“Mineta is not someone you can just call on the phone or find his home address to write him,” Warren said, disclosing that she reached out to organizations associated with Mineta to ask him if he would agree to cooperate with her on such a project. Her query included packages containing those of her previous eight history books for children that she deemed most pertinent to Mineta’s situation at Heart Mountain: Orphan Train Rider: One Boy’s True Story (Houghton Mifflin, 1998); Surviving Hitler: A Boy in the Nazi Death Camps (HarperCollins, 2002); and Escape from Saigon: How a Vietnam Orphan Became an American Boy (Square Fish, 2008).

“I wanted him to see my style,” she explained. “He said he’d been approached many times, and he’d always said no, he didn’t want to be involved in a commercial endeavor.” But, she added, the books she sent him won him over and he agreed to cooperate with her on the project. After Mineta invited Warren to his home to interview him, the two spent three full days talking at Mineta’s kitchen table.

“He’d never reconstructed the whole story before,” she said, “But Norm has an excellent memory. He could recall who came to the house, their tone of voice, he recalled dialogue. These people lost everything, even their beloved family pets. It’s hard to believe our government would do this.”

Warren also interviewed Sen. Simpson, whose recollections of his visit to Heart Mountain comprise a chapter entitled, “Meeting the Enemy.” Beyond interviewing two retired politicians, Warren said, she “had to be very careful,” and focus on telling Mineta’s story as he remembered it, although she interviewed others who lived there at the same time. Warren also consulted with Dakota Russell, the museum manager at Heart Mountain Interpretive Center, describing him as helping Warren “sort out what was fact and what wasn’t.”

If there was an upside to having had such a traumatic experience at a young age, it was that it inspired Mineta to enter politics, Warren said that she concluded from her extensive conversations with Mineta that “he went through this and did something with his life, not just to restore his people’s honor, but also to ensure that something like this doesn’t happen again. He never forgets how fortunate he was and how devastating it was for so many people.”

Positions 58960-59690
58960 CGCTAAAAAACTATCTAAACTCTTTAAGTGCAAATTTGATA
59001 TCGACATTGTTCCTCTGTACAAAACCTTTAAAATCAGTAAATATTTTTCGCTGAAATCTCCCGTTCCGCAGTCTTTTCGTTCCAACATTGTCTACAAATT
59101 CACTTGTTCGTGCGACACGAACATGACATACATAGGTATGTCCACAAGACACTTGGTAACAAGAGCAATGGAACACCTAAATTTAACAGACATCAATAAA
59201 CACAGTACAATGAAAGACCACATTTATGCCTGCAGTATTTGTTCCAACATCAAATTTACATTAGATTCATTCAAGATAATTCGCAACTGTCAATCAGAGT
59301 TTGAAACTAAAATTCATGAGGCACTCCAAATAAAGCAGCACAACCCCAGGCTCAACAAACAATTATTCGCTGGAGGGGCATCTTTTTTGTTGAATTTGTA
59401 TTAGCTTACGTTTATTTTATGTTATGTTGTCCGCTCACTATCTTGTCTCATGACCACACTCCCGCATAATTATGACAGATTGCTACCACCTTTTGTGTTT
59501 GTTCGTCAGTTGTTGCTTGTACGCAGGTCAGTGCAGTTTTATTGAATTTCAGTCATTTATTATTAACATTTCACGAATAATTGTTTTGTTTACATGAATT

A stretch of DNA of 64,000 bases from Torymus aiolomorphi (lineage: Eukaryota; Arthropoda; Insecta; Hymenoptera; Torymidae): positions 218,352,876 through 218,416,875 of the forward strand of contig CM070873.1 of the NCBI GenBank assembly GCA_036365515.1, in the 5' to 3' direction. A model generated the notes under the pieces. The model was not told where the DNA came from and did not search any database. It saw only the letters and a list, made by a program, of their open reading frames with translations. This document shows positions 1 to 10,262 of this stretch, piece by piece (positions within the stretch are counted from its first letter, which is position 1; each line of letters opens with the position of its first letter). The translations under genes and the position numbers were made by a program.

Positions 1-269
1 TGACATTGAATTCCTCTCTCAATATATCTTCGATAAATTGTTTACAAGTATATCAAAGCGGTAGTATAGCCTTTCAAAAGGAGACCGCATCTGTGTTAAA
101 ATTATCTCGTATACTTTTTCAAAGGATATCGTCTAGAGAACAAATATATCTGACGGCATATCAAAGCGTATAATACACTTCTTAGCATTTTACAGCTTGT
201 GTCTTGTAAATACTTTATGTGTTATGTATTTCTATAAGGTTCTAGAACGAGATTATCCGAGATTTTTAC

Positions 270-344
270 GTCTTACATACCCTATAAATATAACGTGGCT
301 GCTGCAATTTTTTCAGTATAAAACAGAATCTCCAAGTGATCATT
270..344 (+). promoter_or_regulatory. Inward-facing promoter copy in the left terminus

For Warren, she wants children who read her books—about young people struggling to survive horrific situations—to come away with the realization that they can work through any problems they might encounter in their own lives.

“Attitude makes all the difference,” Warren said, noting that children can process such difficult stories as Nazi death camps and orphan trains, if presented in an appropriate way.

In a statement provided to PW, Mineta wrote, “When Andrea Warren approached me about writing a book based on my boyhood experiences in an internment camp, I agreed for a couple of reasons. I’ve never wanted to profit from what happened to me. But Andrea writes for young readers, and I feel passionately about getting this story into the hands of students. They need to understand what happened and why, so they will recognize the signs of such a thing happening again and will resist it. Because Andrea is a careful researcher who knows her readers well and writes with empathy and objectivity, I knew she was the right person to entrust with my story.”

Heart Mountain War Relocation Center was mis-identified in an earlier version of this story and has been updated.